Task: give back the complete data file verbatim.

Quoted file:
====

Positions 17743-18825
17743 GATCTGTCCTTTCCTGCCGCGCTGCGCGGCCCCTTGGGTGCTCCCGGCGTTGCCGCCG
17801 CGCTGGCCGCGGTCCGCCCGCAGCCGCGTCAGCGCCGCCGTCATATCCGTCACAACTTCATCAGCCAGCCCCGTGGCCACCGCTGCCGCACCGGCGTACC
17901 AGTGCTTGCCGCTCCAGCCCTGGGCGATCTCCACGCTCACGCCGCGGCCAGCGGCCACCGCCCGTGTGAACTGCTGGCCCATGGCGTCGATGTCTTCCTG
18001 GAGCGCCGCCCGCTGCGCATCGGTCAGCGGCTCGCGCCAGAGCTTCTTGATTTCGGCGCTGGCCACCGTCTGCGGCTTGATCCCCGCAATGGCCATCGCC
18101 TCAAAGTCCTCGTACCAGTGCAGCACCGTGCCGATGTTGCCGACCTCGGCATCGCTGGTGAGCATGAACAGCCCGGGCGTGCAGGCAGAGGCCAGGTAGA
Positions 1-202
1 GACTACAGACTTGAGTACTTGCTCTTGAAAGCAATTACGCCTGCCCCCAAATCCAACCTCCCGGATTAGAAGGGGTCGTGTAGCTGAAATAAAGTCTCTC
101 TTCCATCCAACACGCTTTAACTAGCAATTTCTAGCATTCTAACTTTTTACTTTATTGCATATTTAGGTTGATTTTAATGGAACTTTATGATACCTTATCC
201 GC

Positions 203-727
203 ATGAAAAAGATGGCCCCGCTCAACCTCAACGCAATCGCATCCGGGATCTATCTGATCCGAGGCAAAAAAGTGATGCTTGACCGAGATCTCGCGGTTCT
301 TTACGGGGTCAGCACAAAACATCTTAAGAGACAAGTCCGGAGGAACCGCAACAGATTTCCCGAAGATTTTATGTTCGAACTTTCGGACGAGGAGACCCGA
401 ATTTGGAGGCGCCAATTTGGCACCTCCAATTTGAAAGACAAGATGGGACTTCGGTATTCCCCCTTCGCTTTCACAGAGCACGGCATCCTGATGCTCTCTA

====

Positions 17743-18825
17743 GATCTGTCCTTTCCTGCCGCGCTGCGCGGCCCCTTGGGTGCTCCCGGCGTTGCCGCCG
17801 CGCTGGCCGCGGTCCGCCCGCAGCCGCGTCAGCGCCGCCGTCATATCCGTCACAACTTCATCAGCCAGCCCCGTGGCCACCGCTGCCGCACCGGCGTACC
17901 AGTGCTTGCCGCTCCAGCCCTGGGCGATCTCCACGCTCACGCCGCGGCCAGCGGCCACCGCCCGTGTGAACTGCTGGCCCATGGCGTCGATGTCTTCCTG
18001 GAGCGCCGCCCGCTGCGCATCGGTCAGCGGCTCGCGCCAGAGCTTCTTGATTTCGGCGCTGGCCACCGTCTGCGGCTTGATCCCCGCAATGGCCATCGCC
18101 TCAAAGTCCTCGTACCAGTGCAGCACCGTGCCGATGTTGCCGACCTCGGCATCGCTGGTGAGCATGAACAGCCCGGGCGTGCAGGCAGAGGCCAGGTAGA
Positions 1-202
1 GACTACAGACTTGAGTACTTGCTCTTGAAAGCAATTACGCCTGCCCCCAAATCCAACCTCCCGGATTAGAAGGGGTCGTGTAGCTGAAATAAAGTCTCTC
101 TTCCATCCAACACGCTTTAACTAGCAATTTCTAGCATTCTAACTTTTTACTTTATTGCATATTTAGGTTGATTTTAATGGAACTTTATGATACCTTATCC
201 GC

Positions 203-727
203 ATGAAAAAGATGGCCCCGCTCAACCTCAACGCAATCGCATCCGGGATCTATCTGATCCGAGGCAAAAAAGTGATGCTTGACCGAGATCTCGCGGTTCT
301 TTACGGGGTCAGCACAAAACATCTTAAGAGACAAGTCCGGAGGAACCGCAACAGATTTCCCGAAGATTTTATGTTCGAACTTTCGGACGAGGAGACCCGA
401 ATTTGGAGGCGCCAATTTGGCACCTCCAATTTGAAAGACAAGATGGGACTTCGGTATTCCCCCTTCGCTTTCACAGAGCACGGCATCCTGATGCTCTCTA